It is so refreshing to know that we have a “unbiased” free press in this country that digs for the truth to inform the people. I do realize that each news outlet be it newspaper, radio, tv, magazine will reflect the general bias of the owner and editor. But they varied, and you’d probably get a pretty good view of the events occuring here and around the world….please note the sarcasm.

    Glanced at all the covers of the news magazines and they were all 100% one way…..vicious against Trump and his family. Not ONE word in any headline about the continuing unveiling about HRC and her cabal, emails etc. At least the NYT at the top of page one was the story with pictures of the arrests of hundreds of that El Salvadoran gang in Suffolk County. One wonders what the police, FBI DOJ and DHS were sitting on while that gang operated there and everywhere in this country with seeming impunity, with unbounded viciousness. Though not one headline about HRC and her now unvailed ties to Ukraine doing the same thing Trump and his family are accused of.

    I watch the weekly summary of Judicial Watch, updating what has transpired over the week in their search and court cases for the truth which Congress with all their effort can not seem to get off their collective asses and do something about the deeply imbedded corruption in the government……Like this week the State Dept started releasing the first batches of the emails that found their way to Anthony Weiner’s laptop from Huma Abedin’s system from HRC’s illegal and unsecure server. The corruption unveiled of pay for play via Huma was amazing. But JW was pleading in court for the State dept to release the documents quicker. The rate State said they’ll do is 500 pages each month. The last of the first batch at that rate will be released in 2020. States excuse was that “whats the rush nobody seems to care after the election” And this is Trump’s/Tillerson’s State Dept now. And that 700 is just a fraction of the whole. The IRS IG report was pretty damning of the “retention” software the IRS installed. It pretty much was a system that unless YOU specifically hit a specific key an email or message would not be retained. Destruction of devices and files supoened by the courts and Congress……Why Lois Lerner is still walking around and the Head dude is still in place is beyond me.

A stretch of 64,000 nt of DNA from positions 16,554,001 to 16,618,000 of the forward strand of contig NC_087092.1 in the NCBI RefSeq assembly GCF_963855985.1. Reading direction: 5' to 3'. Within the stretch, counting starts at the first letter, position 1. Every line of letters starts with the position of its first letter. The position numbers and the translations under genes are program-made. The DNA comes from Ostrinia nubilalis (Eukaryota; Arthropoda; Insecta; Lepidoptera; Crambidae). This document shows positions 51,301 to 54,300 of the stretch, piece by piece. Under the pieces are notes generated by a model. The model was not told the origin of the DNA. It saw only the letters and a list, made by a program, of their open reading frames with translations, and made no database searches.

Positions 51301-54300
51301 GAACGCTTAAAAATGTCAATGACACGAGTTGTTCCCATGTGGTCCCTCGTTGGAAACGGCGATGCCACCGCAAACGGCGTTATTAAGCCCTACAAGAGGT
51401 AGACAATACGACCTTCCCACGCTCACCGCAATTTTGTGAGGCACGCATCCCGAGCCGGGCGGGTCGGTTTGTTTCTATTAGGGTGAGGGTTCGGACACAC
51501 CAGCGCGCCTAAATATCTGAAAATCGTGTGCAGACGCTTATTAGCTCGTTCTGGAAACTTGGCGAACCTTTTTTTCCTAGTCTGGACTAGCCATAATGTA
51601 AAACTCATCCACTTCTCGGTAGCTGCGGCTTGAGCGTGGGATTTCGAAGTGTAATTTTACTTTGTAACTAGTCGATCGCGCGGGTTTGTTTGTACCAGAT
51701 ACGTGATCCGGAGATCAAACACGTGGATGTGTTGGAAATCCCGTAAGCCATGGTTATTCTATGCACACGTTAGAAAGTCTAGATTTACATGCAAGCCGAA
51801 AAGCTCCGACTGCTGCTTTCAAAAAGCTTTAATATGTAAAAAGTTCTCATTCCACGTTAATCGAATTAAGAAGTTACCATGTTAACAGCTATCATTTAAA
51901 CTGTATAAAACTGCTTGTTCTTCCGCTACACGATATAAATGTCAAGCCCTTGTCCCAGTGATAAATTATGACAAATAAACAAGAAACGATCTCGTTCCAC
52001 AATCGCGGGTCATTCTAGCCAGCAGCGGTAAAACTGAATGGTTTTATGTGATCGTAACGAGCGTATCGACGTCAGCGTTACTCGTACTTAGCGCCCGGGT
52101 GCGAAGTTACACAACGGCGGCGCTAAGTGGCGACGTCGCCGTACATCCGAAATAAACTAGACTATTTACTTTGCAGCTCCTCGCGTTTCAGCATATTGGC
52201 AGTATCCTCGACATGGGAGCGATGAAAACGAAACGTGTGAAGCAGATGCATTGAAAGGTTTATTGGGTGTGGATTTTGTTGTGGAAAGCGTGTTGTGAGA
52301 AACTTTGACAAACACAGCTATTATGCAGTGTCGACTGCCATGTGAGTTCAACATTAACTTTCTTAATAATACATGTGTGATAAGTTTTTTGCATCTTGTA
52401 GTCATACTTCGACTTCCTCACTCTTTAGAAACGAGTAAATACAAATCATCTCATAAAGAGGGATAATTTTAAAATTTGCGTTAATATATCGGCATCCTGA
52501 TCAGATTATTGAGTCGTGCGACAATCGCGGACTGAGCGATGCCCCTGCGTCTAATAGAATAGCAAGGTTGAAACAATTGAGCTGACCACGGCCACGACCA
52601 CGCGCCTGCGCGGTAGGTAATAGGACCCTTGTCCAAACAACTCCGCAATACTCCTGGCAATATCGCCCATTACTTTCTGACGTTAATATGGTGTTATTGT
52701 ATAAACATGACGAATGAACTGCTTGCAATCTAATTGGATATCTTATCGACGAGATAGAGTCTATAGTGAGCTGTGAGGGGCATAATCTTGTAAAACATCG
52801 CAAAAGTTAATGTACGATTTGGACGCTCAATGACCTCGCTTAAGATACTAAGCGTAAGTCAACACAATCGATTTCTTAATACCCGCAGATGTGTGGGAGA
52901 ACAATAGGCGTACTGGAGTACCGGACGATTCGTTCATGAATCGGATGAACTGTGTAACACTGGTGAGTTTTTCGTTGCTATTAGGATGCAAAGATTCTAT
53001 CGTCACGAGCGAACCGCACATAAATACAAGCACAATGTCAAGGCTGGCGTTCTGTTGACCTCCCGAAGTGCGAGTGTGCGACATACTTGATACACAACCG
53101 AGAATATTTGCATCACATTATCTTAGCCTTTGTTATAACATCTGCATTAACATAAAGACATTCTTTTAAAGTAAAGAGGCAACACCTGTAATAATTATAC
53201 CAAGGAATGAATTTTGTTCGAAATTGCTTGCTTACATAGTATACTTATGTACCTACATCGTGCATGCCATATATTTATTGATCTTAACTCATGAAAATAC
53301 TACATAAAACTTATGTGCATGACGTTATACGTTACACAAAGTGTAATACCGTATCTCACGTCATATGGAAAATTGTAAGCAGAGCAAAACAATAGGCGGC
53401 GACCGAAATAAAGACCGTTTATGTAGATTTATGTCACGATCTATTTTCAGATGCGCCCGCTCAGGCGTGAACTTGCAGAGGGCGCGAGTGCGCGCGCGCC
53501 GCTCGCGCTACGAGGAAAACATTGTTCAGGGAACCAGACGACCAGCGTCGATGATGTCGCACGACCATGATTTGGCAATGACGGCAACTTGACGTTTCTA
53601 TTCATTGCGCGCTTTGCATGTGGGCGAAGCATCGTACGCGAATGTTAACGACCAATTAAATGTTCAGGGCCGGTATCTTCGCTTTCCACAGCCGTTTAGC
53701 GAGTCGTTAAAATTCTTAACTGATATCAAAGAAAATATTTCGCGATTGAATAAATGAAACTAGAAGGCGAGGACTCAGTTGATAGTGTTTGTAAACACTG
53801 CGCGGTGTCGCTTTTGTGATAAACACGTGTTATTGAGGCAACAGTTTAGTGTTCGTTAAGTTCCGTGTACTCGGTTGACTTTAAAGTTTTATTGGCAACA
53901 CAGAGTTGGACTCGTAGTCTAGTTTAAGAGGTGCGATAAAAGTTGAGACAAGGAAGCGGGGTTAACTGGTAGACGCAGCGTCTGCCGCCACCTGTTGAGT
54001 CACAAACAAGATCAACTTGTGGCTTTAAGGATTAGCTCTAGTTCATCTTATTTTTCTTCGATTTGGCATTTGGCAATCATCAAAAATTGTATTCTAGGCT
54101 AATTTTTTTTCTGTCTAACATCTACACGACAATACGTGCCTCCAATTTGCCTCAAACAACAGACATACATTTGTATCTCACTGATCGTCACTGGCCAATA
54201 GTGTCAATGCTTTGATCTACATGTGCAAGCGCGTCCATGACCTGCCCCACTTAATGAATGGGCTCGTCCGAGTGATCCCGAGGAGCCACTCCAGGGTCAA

With all the attempted censorship by companies like Google, paypal and apps like facebook and twitter screening of anything outside of the MSM and anything they view as offensive speech just because they do not like that side of the opinion….at least Twitter’s app “periscope” is in serious trouble, at least it should be…..Huge pedophelia operation uncovered. With all this sickness flowing through the internet etc, didn’t anybody ever act on this in the DOJ. They have to have departments monitoring or at least responding to complaints from parents who just might have stumbled onto the sites of their kids iphones and laptops. Or have caught someone at some time or another and followed the crumbs back to their sources.

  22. Dale A. Albrecht says:

    Australia is having a real fun time with massive State wide blackout due to the losses of wind power. They’ve had quite a few days that literally NO wind energy created has been recorded. Their energy costs are just exploding. A presenter just showed how many NEW coal fired plants are being built in China. Likewise in Japan which is essential due to them shutting the door on nuclear. Cheap energy creates powerful and wealthy industrial societies, not going to an enormously unrealiable and expensive source.